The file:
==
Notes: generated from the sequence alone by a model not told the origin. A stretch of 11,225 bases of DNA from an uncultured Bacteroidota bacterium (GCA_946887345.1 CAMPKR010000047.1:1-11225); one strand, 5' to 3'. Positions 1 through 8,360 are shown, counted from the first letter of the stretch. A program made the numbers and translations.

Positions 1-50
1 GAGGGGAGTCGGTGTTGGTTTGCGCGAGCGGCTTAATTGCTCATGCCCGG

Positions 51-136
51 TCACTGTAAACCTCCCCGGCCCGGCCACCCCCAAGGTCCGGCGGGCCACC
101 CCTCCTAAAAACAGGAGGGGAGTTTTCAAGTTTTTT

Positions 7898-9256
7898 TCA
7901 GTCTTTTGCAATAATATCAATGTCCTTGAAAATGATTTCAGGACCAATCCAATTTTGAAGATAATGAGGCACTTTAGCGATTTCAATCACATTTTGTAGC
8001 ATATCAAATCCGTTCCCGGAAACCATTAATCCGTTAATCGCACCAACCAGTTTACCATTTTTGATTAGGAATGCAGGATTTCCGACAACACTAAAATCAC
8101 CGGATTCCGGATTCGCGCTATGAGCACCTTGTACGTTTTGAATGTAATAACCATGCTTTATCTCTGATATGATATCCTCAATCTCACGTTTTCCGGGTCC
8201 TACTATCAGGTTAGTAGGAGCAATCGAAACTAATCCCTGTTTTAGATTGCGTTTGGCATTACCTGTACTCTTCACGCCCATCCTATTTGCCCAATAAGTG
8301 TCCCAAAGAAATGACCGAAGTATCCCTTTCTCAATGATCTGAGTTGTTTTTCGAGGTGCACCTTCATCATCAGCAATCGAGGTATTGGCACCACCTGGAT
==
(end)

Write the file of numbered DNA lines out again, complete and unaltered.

Notes: generated from the sequence alone by a model not told the origin. A stretch of 11,225 bases of DNA from an uncultured Bacteroidota bacterium (GCA_946887345.1 CAMPKR010000047.1:1-11225); one strand, 5' to 3'. Positions 1 through 8,360 are shown, counted from the first letter of the stretch. A program made the numbers and translations.

Positions 1-50
1 GAGGGGAGTCGGTGTTGGTTTGCGCGAGCGGCTTAATTGCTCATGCCCGG

Positions 51-136
51 TCACTGTAAACCTCCCCGGCCCGGCCACCCCCAAGGTCCGGCGGGCCACC
101 CCTCCTAAAAACAGGAGGGGAGTTTTCAAGTTTTTT

Positions 7898-9256
7898 TCA
7901 GTCTTTTGCAATAATATCAATGTCCTTGAAAATGATTTCAGGACCAATCCAATTTTGAAGATAATGAGGCACTTTAGCGATTTCAATCACATTTTGTAGC
8001 ATATCAAATCCGTTCCCGGAAACCATTAATCCGTTAATCGCACCAACCAGTTTACCATTTTTGATTAGGAATGCAGGATTTCCGACAACACTAAAATCAC
8101 CGGATTCCGGATTCGCGCTATGAGCACCTTGTACGTTTTGAATGTAATAACCATGCTTTATCTCTGATATGATATCCTCAATCTCACGTTTTCCGGGTCC
8201 TACTATCAGGTTAGTAGGAGCAATCGAAACTAATCCCTGTTTTAGATTGCGTTTGGCATTACCTGTACTCTTCACGCCCATCCTATTTGCCCAATAAGTG
8301 TCCCAAAGAAATGACCGAAGTATCCCTTTCTCAATGATCTGAGTTGTTTTTCGAGGTGCACCTTCATCATCAGCAATCGAGGTATTGGCACCACCTGGAT